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I feel https://travel.stackexchange.com/q/134011/4188 should have been asked here so I am doing it.

To travel with a discounted Youth Pass, you must be aged from 12 up to and including 27 on the start date of the Eurail Pass.

Is there a legal definition of what "age" is here? Some people in the linked Q&A insist it is based on birthdays but I can't find anything to back that up. In other words, if I was born on Feb 31, how old I am on Feb 30 legally? (nonexisting days are deliberate to avoid the discussion on me doxxing myself)

  • Are you specifically focusing on "common law age" here? – Michael Harvey Mar 19 at 17:19
  • @MichaelHarvey probably not, since most of the EU does not have "common law." – phoog Mar 19 at 17:20
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    I am wondering why the OP refuses to believe that a person reaches age X on their Xth birthday, that day being the Xth anniversary of their birth. – Michael Harvey Mar 19 at 17:26
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    @MichaelHarvey I don't think OP refuses to believe that; he's just asking whether there is a legally defined method for calculating age, and, if there is, for the legal basis of that definition. I don't see anything in the question that suggests that he would refuse to accept the method you describe or any other particular method; it's just a technical question about how the law works. Consider the hypothetical of court action concerning the terms of the Eurail Youth Pass: how would the court decide whether a person falls within the given age range on the start date of the pass? – phoog Mar 19 at 18:00
  • @MichaelHarvey more specifically: suppose all parties agree that a person was born on day B and that the person's pass started on day P, but they disagree as to whether the person's age on P fell within the range. What arguments could be advanced on either side to support their position, depending on the elapsed time between B and P? How would a judge likely rule on those arguments? – phoog Mar 19 at 18:07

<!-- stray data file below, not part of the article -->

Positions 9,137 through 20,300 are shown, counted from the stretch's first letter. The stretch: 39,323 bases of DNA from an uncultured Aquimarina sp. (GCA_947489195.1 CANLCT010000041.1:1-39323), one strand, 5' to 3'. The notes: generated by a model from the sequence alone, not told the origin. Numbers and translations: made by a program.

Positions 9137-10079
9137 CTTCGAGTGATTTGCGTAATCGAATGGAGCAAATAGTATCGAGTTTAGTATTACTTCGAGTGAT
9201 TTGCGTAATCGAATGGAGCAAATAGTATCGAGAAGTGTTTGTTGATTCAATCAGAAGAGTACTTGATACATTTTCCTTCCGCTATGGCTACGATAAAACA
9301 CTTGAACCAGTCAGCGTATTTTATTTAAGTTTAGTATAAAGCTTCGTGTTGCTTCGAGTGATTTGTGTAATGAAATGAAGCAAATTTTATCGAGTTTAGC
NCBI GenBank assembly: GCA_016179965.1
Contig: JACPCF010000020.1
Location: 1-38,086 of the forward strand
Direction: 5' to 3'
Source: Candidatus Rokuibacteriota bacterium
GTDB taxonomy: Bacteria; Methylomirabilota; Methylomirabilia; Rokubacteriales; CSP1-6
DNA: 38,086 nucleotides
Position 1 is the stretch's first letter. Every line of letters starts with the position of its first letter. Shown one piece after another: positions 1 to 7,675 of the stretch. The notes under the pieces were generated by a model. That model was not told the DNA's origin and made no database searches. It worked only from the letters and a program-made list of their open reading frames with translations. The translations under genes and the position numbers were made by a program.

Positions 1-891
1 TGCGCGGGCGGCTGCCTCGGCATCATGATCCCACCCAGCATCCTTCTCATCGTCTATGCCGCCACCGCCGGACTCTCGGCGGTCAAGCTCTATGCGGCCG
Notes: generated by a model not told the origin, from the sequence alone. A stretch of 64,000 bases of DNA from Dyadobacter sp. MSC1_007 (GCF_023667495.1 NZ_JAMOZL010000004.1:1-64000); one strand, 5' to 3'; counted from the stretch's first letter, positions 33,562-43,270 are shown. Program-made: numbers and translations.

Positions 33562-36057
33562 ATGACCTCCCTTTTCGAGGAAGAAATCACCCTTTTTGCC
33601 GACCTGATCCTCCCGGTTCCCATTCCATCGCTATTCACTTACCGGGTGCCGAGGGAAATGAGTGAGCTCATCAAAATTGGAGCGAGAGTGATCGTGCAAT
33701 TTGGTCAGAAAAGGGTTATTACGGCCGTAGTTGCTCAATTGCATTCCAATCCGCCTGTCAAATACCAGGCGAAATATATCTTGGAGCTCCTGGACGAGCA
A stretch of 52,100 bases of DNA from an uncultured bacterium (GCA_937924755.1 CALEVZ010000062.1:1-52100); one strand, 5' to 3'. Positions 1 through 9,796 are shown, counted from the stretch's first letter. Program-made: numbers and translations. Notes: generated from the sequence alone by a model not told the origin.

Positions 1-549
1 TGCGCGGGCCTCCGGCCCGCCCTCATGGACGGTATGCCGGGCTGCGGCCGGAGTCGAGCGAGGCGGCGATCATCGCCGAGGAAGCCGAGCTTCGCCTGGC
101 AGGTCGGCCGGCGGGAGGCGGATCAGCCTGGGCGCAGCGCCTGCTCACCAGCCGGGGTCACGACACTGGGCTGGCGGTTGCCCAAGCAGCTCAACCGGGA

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In both common law countries and in civil law countries, words are given their plain meaning for legal purposes, unless there is an express definition to the contrary is provided. And, in Europe, the plain meaning is unambiguous and is what the plain language that you quote says. (The meaning would be ambiguous in the Korean language, or regarding a horse, in contrast.)

While there are times when there are age groupings that aren't the plain meaning (e.g. eligibility for youth sports league divisions, school enrollment), it isn't usually stated so plainly. For example, a sports team might have a U10 division which has a defined meaning, but is unlikely to say "for children under age 10" when it really means "for children under age 10 as of the first day of the season".

  • And what is the "plain meaning" of age for people born on February 29? – chx Mar 20 at 5:10
  • @chx The number of years they've been alive, rounded down, just like it does for somebody born on any other day. – David Richerby Mar 20 at 12:33
  • @DavidRicherby how do you calculate the number of years? On which day did someone born on the 29th of February 2016 reach the age of three years? February 28th? March 1st? – phoog Mar 20 at 13:13
  • @phoog 1st March. On 28th February 2017, they wouldn't yet be one year old, so why would they be three on 28th February 2019? – David Richerby Mar 20 at 13:45
  • @DavidRicherby but see New Zealand's Land Transport (Driver Licensing) Rule 1999, at 2(2): "For the purposes of this rule, in a year that is not a leap year, birthdays and other dates that would otherwise occur on 29 February are deemed to occur on 28 February." So on 28th February 2017 they would be a year old for the purposes of that rule. More to the point, what's the basis for your assertion that "on 28th February 2017, they wouldn't yet be one year old" in the general case, or for the purposes of Eurail? – phoog Mar 20 at 14:58

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